December 1, 2015

Booth professor publishes new research on irrational thinking

Courtesy of Jane L. Risen

Why do people avoid stepping on the seal in Reynolds Club even though they know it won’t really affect whether or not they graduate? In her newly published article, “Believing What We Do Not Believe: Acquiescence to Superstitious Beliefs and Other Powerful Intuitions,” Jane L. Risen, Associate Professor of Behavioral Science at the Booth School of Business, says that, though people may be able to recognize irrational thinking, they still allow it to influence their actions. She calls this process “acquiescence.”

Risen identifies two types of irrational thought: magical thinking, which she classifies as the belief that certain actions can influence events when there is no causal relationship, and superstitions, which are incorrect beliefs. But what makes these two types of thought different from merely unsupported presumptions is that the assumed connection is scientifically impossible.

While superstitious belief has long been attributed to those who are mentally deficient, Risen notes that it is indeed very common, citing research that has shown many mentally healthy, intelligent individuals to participate in superstitious behavior such as knocking on wood and game day traditions.

“Sports fans are kind of the most iconic example of this where you’re in your own living room, and most people rationally know that their behavior could not possibly influence anything going on on the field, and yet you can’t help but do whatever it is you think is going to help your team win.”

Risen uses a dual-processing system first to understand why superstitious and magical thinking occur, and second to refine the dual process model by separating the detection and correction of an error.

“A dual process the idea is that there are two different ways that we think about things. One tends to be very fast, efficient, and automatic, and one is slow and deliberate and requires resources. The idea is that when we approach things in the world we are sort of always in that fast mindset and then sometimes the slow one comes in and if it notices that we’re making a mistake, it fixes it.”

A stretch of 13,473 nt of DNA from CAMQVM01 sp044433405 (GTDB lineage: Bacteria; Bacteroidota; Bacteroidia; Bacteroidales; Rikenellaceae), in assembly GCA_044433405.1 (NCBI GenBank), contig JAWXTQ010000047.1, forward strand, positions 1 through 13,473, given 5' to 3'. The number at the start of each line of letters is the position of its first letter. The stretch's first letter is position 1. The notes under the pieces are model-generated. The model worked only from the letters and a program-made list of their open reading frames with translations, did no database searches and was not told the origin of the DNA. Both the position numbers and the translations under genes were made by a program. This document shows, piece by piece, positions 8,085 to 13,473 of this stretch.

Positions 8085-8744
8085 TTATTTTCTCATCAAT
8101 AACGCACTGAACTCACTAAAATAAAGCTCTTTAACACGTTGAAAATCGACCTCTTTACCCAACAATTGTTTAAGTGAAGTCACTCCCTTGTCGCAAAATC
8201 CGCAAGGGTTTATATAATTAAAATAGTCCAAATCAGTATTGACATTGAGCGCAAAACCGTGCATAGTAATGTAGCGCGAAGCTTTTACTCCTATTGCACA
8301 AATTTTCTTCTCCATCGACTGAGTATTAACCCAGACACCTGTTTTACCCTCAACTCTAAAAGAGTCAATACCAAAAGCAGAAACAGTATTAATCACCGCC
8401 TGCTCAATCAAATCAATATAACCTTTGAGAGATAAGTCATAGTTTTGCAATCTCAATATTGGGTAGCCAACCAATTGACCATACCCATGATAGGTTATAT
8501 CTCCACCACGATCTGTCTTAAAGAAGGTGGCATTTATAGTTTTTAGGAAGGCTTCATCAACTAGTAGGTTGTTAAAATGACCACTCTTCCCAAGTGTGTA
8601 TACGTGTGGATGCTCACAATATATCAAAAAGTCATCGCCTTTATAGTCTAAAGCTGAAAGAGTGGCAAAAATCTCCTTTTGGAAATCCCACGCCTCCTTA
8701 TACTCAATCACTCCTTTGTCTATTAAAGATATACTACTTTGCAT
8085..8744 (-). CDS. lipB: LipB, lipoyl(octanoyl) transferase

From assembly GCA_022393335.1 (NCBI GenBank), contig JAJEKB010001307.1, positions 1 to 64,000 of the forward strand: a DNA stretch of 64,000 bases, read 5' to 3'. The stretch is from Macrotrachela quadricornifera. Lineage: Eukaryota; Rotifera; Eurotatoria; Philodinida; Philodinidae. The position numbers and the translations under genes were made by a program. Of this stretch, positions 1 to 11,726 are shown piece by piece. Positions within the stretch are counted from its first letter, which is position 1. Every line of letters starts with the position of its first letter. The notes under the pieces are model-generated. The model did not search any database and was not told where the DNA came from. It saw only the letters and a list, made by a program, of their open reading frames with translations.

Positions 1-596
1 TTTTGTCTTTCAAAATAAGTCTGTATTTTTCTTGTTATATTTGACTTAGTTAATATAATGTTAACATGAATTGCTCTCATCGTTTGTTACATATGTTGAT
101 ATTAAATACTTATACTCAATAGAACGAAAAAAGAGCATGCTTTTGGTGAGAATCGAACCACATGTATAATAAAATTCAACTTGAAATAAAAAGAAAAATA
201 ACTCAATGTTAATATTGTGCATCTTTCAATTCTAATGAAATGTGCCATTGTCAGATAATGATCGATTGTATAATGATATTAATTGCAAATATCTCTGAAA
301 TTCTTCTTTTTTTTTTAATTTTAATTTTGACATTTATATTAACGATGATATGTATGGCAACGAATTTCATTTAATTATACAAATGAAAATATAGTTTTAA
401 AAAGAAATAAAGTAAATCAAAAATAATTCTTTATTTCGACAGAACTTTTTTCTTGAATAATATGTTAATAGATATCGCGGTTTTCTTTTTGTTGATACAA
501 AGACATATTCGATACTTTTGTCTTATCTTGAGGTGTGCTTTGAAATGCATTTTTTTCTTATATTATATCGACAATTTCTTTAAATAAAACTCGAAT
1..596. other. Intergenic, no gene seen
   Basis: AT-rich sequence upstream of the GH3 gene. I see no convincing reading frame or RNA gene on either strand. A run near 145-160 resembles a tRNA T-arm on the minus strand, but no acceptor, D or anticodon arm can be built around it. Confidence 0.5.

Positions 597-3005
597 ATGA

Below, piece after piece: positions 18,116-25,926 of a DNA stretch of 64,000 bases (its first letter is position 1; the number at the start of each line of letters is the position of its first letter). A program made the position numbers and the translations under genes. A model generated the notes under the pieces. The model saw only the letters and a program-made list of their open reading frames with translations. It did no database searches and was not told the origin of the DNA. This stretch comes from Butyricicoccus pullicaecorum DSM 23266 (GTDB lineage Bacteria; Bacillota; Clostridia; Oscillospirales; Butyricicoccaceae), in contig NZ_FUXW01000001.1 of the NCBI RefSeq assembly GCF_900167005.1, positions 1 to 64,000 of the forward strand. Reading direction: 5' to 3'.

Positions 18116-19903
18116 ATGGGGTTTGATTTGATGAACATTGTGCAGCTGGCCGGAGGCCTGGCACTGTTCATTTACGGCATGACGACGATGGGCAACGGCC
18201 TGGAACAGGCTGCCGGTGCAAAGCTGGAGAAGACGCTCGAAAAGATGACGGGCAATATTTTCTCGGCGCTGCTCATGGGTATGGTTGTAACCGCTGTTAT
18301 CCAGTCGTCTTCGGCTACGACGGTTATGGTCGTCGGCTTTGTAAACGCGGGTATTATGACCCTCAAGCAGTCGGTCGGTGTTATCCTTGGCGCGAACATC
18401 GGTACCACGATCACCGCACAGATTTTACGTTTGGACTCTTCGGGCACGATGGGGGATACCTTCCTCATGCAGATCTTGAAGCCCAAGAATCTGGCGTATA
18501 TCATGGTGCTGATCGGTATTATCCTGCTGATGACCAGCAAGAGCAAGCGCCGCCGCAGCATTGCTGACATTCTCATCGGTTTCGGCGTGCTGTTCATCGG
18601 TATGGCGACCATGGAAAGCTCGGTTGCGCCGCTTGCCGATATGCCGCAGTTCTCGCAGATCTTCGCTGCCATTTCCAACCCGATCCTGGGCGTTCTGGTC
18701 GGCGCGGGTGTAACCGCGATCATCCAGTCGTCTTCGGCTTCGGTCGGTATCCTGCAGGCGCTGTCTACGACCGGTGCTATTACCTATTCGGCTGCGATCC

System 1, the automatic intuition, triggers magical thinking under a variety of circumstances, including a desire to control events or things. After superstitious thought has been activated, however, one of three things can occur: System 2 can be bypassed so that the superstitious behavior prevails, System 2 can be engaged and the intuition and behavior are fixed, or System 2 is engaged but the magical thinking is still acted uponwhich Risen defines as “acquiescence”.

Risen explained why she thinks “acquiescence” occurs. “There are a handful of different predictions as to what would lead someone to correct a mistake versus letting it stand, and I would say, ‘so one thing has to do with the order in which these are thought about.’ If you were to block System 1 from generating an intuition until after the knowledge of what is generally true was already there, then I don’t think it would take hold the same way.”

Reflecting on the findings of her paper, Risen said, “It suggests that there is another set of interventions we may need to be exploring, and I wish that I could say, ‘so it’s x, y, and z,’ but I don’t have that. It’s more that I think this may open up a different way of thinking about how you would fix other people’s mistakes and your own mistakes; that it’s not just about recognizing that you’re making a mistake, but actually doing something about it.”

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